1. 06 Oct, 2003 1 commit
    • Leigh B. Stoller's avatar
      * New libtmcc.pm module that encapsulates the tmcc interface. Most of the · 434a472a
      Leigh B. Stoller authored
        code that was in libsetup has moved into this library, and underwent a
        giant cleaning and pumping up. The interface from your typical perl
        script now looks like this:
      
        use libtmcc;
      
        if (tmcc(TMCCCMD_STATUS, "optional arguments", \@tmccresults) < 0) {
            warn("*** WARNING: Could not get status from server!\n");
            return -1;
        }
        foreach my $me (@tmccresults) {
      	print "bite $me";
        }
      
        The arguments and results are optional values. There is a fourth optional
        value that is a hash of config options (basically converted to command
        line switches passed to tmcc). For example, to set the timeout on an
        individual call, pass a fourth argument like:
      
      	("timeout" => 5)
      
        There is also a way to set global options so that all subsequent tmcc
        calls are affected:
      
      	configtmcc("timeout", 5);
      
        I'll probably clean this up a bit to avoid the direct strings.
      
        The result list is a list of strings. Since we are trending away from
        using tmcc to transfer large amounts of data, I think this is okay.
      
      * A new tmcc.pl which does little more than load libtmcc and use it.
        This will become the new tmcc, with the existing C version becoming a
        backend binary for it.
      
      * All of the perl scripts in tmcd have been changed to use the new
        library. I left the few uses of tmcc in shell scripts alone since they
        were of the simple variety (mostly "state" command).
      
      * And again, if you have read this far, you will learn why I bothered with
        all this. Well, the existing code was really bad and it was getting out
        of control. Sort of like a squid that was getting harder to control as
        its rotting tenticles slithered into more and more scripts. Anyway ...
      
        More important, my goal is to use the libtmcc library to add caching.  I
        have not worked out the details yet, but I am envisioning a configuration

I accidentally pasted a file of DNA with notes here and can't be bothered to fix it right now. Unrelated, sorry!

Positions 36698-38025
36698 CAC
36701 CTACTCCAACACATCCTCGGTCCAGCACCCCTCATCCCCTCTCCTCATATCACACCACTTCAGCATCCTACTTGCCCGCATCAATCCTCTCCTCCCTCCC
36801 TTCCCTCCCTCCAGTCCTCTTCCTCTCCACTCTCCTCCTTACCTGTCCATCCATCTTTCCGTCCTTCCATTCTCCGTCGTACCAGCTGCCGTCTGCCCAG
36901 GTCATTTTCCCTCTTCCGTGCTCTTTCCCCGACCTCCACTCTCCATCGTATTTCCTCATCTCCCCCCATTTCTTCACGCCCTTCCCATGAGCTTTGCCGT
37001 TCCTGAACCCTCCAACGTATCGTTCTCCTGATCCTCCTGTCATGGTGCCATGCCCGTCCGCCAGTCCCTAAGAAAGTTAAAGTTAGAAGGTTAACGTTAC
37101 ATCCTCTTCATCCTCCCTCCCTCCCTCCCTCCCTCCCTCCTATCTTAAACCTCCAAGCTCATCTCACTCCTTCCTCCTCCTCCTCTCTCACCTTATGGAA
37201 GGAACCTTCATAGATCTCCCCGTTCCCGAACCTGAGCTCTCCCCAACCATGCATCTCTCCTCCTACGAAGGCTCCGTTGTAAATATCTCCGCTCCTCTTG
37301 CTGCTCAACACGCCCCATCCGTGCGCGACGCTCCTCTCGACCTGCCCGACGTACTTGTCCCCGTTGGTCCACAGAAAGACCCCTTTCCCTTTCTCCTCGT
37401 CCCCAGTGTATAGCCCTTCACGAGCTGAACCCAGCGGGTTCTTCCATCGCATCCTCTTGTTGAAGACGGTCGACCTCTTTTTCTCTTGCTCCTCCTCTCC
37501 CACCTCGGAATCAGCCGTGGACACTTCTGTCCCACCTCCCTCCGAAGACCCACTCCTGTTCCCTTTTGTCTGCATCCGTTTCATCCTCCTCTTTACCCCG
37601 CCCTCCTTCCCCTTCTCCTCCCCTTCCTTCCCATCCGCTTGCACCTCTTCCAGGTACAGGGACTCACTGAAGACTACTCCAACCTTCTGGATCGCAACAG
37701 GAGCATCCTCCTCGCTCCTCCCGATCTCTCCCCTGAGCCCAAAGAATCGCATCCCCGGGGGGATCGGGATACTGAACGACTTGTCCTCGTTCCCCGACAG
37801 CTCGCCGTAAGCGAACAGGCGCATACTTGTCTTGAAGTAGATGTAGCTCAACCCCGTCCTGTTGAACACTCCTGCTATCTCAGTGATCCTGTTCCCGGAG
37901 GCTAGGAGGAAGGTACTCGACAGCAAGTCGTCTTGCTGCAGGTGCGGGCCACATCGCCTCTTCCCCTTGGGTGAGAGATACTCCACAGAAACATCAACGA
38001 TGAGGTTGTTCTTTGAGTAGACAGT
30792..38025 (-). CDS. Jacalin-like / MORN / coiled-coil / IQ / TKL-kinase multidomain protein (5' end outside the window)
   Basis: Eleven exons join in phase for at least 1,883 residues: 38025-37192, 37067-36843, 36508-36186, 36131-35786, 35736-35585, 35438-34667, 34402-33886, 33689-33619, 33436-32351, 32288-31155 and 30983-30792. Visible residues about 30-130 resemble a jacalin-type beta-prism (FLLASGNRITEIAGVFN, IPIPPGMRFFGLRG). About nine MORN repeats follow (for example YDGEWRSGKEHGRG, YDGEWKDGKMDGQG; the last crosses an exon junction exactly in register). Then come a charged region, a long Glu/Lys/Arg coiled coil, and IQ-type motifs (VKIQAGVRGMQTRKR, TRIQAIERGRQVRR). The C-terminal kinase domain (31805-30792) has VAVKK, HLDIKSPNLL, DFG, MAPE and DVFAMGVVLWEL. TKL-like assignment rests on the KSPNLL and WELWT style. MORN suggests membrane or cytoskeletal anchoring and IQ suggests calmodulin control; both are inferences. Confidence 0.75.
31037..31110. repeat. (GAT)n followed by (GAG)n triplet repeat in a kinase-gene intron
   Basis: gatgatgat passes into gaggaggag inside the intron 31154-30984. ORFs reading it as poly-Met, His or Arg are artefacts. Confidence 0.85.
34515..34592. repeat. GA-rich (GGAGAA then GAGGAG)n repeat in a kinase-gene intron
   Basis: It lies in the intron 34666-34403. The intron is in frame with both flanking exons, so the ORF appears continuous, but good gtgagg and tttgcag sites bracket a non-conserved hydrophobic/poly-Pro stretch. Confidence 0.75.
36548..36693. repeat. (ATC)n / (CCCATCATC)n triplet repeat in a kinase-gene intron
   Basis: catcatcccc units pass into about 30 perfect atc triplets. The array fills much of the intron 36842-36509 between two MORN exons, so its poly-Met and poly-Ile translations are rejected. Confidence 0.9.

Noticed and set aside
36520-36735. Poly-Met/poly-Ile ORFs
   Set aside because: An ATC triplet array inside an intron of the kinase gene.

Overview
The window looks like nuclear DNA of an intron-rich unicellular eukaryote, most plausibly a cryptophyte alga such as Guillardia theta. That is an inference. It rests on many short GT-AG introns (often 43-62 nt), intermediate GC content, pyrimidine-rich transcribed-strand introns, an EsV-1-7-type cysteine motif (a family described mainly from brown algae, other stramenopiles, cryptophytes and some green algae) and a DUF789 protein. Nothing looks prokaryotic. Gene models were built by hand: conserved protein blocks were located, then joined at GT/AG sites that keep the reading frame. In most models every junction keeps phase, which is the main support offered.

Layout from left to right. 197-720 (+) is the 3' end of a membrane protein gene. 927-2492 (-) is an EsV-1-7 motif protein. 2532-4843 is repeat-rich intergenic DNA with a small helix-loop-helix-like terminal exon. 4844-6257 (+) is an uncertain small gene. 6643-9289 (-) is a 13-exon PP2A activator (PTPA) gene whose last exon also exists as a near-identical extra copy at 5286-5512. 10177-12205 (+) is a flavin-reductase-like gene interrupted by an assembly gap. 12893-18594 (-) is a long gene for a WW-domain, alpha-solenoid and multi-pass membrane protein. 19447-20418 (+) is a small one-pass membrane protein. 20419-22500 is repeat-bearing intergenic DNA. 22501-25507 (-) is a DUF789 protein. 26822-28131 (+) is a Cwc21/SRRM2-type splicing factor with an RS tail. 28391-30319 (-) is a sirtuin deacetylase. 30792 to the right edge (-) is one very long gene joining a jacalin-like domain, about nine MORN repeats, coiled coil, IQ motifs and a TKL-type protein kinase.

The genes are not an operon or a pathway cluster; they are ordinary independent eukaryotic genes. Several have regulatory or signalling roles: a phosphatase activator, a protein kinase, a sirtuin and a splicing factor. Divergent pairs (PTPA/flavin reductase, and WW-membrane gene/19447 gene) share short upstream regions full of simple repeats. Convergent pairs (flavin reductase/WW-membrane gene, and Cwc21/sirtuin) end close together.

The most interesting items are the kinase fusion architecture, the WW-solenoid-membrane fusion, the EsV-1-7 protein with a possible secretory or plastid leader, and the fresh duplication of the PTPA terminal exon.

file, perhaps generated initially by tmcd, of all of the config
        values. If the library finds that file, it sucks the info out of the file
        instead of going to tmcd. Eventually, this config file would be generated
        as part of experiment swapping and stored in the DB, but thats a longer
        term project, and perhaps orthogonal (how we fill the cache is not as
        important as adding the ability to use a cache, right?).
      
        Note that certain operations (like "state" and "ready") are flagged by
        the library to always bypass the "cache".
      434a472a
  2. 30 Sep, 2003 2 commits
  3. 25 Sep, 2003 1 commit
  4. 24 Sep, 2003 1 commit
    • Leigh B. Stoller's avatar
      Convert install-rpm/install-tarfile to use the web server instead of · 0a259517
      Leigh B. Stoller authored
      tmcd (which is bad, since tying up the tmcd threads blocks all nodes
      in the testbed). The old functionality is left in tmcd for now.
      
      On the server side, a new web page (www/spewrpmtar.php3) receives a
      request for a file, along with the nodeid (pcXXX) making the request,
      and the secret key that is generated for each new experiment and
      transfered to the node via tmcd. If the key matches, the operation is
      handed off to tbsetup/spewrpmtar.in which verifies that the file is in
      the list of rpm/tar files for that node, and then spits it out to
      stdout. The web page uses fpassthru() to send the file out to the
      client. The client is using wget, and is required to use https (the
      web page checks).
      
      At present, the external script is run as the creator of the
      experiment, and gid of the experiment. Perhaps this is not a good
      idea. In any event, the file must be in the list of rpm/tarfiles,
      either owned by the experiment creator or with a group of the
      experiment, and the file must reside in either /proj or /groups.
      I use the realpath() function to make sure there are no symlink tricks
      pointing to outside those filesystems. I use the standard NFS read goo to
      prevent transient mount problems that we all know and love.
      0a259517
  5. 23 Sep, 2003 1 commit
    • Kirk Webb's avatar
      Small update to vnodesetup: · 9ddbf74d
      Kirk Webb authored
       - regexp that matched the slice user wasn't working now that we're only
         looking for emulab_<exp_index>.  Witholding this change from libplab.py
         for now until we push out a new tarball with this file
      9ddbf74d
  6. 22 Sep, 2003 1 commit
  7. 17 Sep, 2003 3 commits
  8. 16 Sep, 2003 1 commit
  9. 09 Sep, 2003 1 commit
  10. 04 Sep, 2003 2 commits
  11. 03 Sep, 2003 5 commits
  12. 02 Sep, 2003 2 commits
  13. 29 Aug, 2003 1 commit
    • Mike Hibler's avatar
      (Most of) the rest of the gated-in-jail changes. · 7ad42ea2
      Mike Hibler authored
      Add a -V option to mkjail.pl telling it to use the virtual control net
      IP (172.16.0.1) for the default route instead of the real control net
      IP (155.101.132.1).  In this case, it also assigns a virtual control net
      IP alias (172.17.<pnode>.0) to the physical interface so that the
      aforementioned routes can actually be installed.
      
      Add the same -V option (only valid with -j) in vnodesetup so that we